UK Huawei decision could leave country in 5G ‘slow lane’, firm says
- All Huawei components must be stripped from country’s 5G network by 2027, with a ban on purchasing 5G equipment taking effect from the end of the year
- “This is about US trade policy and not security,” a Huawei spokesman has said, adding that the move will hinder UK 5G progress
UK telcos will be banned from purchasing 5G equipment from Huawei entirely from the end of this year, and equipment must be stripped from the country’s 5G networks by 2027.
That’s a result of a u-turn decision by the UK government, following previous decisions to allow Huawei a limited role outside of “sensitive and critical parts of the network.”
A ban on the Chinese technology firm could leave the country in the “slow lane” when it comes to global 5G development, a Huawei spokesperson said.
The government acknowledged that the ban would delay the rollout of 5G in the UK by two to three years and increase costs for phone companies by up to £2 billion (US$2.5 billion).
Digital Secretary Oliver Dowden said the decision followed a review of new US sanctions – which remove the firm’s access to products which have been built based on US semiconductor technology – by the National Cyber Security Council (NSCC), part of ‘spy’ agency GCHQ.
The new restrictions were a “game-changer”, the NSCC said, and would make it “impossible” to continue to guarantee the security of Huawei equipment in the future, as equipment could not be considered safe if it had to rely on non-US components.
“Following US sanctions against Huawei and updated technical advice from our cyber experts, the government has decided it is necessary to ban Huawei from our 5G networks,” said Dowden.
“This decisive move provides the industry with the clarity and certainty it needs to get on with delivering 5G across the UK.”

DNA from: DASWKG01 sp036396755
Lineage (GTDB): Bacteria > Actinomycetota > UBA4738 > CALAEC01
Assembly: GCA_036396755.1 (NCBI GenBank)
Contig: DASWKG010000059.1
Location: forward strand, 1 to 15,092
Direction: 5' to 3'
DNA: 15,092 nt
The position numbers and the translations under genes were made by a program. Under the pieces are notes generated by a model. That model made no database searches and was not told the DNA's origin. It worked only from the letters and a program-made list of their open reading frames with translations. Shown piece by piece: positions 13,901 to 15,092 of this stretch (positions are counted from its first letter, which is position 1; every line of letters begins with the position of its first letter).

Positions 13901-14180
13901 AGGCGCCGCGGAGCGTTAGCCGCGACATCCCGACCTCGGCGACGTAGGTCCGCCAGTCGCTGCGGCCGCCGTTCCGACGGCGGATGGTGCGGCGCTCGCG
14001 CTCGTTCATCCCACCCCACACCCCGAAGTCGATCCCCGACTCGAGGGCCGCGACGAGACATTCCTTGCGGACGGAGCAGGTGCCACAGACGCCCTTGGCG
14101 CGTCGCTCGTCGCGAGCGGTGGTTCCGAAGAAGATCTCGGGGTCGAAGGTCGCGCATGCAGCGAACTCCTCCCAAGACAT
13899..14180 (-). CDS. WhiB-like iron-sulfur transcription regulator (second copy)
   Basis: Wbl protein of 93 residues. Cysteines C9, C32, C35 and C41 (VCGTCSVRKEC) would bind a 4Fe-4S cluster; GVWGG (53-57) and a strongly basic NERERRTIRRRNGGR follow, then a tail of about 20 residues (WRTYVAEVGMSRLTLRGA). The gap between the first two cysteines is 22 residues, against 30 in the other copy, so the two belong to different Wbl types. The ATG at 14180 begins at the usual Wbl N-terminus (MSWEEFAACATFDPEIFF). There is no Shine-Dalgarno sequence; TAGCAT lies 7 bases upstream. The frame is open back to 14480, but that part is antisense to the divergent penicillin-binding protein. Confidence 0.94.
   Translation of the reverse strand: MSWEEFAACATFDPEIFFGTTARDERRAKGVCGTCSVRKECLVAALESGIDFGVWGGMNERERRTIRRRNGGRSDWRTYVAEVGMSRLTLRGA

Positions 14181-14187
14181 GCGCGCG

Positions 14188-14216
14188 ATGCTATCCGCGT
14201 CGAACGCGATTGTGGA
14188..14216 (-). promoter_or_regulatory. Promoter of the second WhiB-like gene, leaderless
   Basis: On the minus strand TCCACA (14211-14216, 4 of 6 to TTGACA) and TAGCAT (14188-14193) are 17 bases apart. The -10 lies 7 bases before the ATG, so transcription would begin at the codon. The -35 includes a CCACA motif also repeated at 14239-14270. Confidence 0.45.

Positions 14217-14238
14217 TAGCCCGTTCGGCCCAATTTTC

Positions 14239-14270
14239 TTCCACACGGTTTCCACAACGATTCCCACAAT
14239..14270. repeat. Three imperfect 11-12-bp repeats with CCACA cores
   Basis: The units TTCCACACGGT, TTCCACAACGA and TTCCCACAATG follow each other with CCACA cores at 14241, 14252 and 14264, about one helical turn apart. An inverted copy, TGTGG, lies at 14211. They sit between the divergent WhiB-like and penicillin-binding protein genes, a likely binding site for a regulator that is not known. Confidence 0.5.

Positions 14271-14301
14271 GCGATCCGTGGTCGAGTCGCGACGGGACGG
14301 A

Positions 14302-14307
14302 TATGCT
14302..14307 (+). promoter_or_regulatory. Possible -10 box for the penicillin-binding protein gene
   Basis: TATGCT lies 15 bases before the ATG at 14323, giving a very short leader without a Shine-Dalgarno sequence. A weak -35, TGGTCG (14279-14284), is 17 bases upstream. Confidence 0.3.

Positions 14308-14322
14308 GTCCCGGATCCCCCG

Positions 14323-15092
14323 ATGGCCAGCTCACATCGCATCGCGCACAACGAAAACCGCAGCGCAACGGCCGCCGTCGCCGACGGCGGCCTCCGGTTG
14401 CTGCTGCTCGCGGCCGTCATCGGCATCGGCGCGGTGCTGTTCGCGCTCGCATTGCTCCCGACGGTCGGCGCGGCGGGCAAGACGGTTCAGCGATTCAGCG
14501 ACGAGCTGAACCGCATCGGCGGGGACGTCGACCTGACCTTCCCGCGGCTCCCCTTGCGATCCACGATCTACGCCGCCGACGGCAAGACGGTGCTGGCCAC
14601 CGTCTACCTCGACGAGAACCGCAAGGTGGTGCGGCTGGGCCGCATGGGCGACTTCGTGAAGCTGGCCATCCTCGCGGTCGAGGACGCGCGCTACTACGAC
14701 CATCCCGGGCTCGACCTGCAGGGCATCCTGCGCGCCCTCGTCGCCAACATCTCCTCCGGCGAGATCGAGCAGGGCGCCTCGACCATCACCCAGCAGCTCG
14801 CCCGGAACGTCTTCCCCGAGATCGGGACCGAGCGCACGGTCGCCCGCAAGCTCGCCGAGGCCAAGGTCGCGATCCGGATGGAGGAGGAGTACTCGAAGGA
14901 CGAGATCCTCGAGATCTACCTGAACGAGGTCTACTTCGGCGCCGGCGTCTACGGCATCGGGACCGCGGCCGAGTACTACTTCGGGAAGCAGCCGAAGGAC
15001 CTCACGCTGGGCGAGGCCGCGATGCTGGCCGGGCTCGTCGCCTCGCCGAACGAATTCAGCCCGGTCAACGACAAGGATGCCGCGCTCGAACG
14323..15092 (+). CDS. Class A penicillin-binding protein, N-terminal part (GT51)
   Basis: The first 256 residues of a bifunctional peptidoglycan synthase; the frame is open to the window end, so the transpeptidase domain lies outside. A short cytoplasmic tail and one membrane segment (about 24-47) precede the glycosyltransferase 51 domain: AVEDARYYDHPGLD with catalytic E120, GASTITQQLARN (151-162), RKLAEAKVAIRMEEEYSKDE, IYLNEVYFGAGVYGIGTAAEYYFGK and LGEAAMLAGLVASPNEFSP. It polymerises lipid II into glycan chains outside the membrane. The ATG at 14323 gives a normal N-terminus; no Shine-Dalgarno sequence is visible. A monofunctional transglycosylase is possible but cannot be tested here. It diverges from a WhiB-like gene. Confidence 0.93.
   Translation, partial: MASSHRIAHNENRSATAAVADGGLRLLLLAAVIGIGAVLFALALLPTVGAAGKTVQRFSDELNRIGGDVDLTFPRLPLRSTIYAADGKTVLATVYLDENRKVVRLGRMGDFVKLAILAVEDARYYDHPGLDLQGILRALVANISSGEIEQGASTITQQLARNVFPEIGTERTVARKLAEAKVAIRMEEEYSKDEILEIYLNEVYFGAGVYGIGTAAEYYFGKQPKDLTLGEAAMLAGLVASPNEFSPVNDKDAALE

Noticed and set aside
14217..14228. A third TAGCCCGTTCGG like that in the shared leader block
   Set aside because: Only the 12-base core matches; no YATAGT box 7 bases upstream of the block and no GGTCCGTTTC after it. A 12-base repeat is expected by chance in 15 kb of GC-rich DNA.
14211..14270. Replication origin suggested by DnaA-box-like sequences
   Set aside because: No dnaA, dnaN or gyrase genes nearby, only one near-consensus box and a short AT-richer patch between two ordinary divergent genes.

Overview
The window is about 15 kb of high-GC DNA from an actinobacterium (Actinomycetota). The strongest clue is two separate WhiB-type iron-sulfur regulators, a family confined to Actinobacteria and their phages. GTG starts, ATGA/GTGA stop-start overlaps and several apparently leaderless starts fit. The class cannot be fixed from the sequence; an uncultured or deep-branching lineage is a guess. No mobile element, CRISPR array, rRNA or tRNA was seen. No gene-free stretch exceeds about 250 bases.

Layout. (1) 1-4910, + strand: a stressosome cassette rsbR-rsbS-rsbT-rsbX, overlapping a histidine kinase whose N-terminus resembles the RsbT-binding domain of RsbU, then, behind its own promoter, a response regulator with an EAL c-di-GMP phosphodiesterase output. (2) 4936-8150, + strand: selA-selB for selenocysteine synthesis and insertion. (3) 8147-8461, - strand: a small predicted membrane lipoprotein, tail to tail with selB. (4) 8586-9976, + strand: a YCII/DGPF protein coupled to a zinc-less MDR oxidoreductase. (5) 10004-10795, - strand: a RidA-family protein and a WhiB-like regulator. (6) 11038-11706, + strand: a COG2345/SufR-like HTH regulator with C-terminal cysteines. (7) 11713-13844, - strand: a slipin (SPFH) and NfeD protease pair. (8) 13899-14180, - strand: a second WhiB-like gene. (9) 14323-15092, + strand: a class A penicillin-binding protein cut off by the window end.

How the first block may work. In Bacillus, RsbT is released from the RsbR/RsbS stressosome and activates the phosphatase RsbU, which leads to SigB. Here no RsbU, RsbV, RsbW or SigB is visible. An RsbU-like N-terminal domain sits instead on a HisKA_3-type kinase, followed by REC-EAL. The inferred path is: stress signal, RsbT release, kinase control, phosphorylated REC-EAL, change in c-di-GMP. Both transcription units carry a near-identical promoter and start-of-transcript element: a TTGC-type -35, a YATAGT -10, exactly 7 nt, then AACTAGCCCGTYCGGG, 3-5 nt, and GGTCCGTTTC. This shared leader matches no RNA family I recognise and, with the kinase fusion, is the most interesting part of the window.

In January, the UK officially approved Huawei’s involvement in building the nation’s 5G infrastructure, but also categorized Huawei as a “high risk vendor.”
A cap of 35% was placed on Huawei’s participation in the development of UK 5G networks. The firm was also excluded from supplying technology to “sensitive parts” of the network, which includes locations near military bases and nuclear sites.
However, the UK has faced increased pressure from its ally to fold any business with the tech company which had been a global 5G technology leader before being hamstrung by US sanctions.
Commenting on the announcement, Huawei UK spokesman Ed Brewster said the decision was “bad news for anyone in the UK with a mobile phone.”
“It threatens to move Britain into the digital slow lane, push up bills and deepen the digital divide.
“Instead of ‘levelling up’, the government is levelling down and we urge them to reconsider.”
Brewster said that US restrictions would not have compromised the resilience or security of Huawei’s products supplied to the UK, adding regret that the company’s future in the UK had become “politicized”.
“[…] this is about US trade policy and not security,” he added.
Beijing has threatened that there will be “consequences” against the UK if it overturns its previous decision to allow Huawei a limited role in the country’s infrastructure, which some speculate could manifest in extensive state-led cyber-attacks or trade sanctions.
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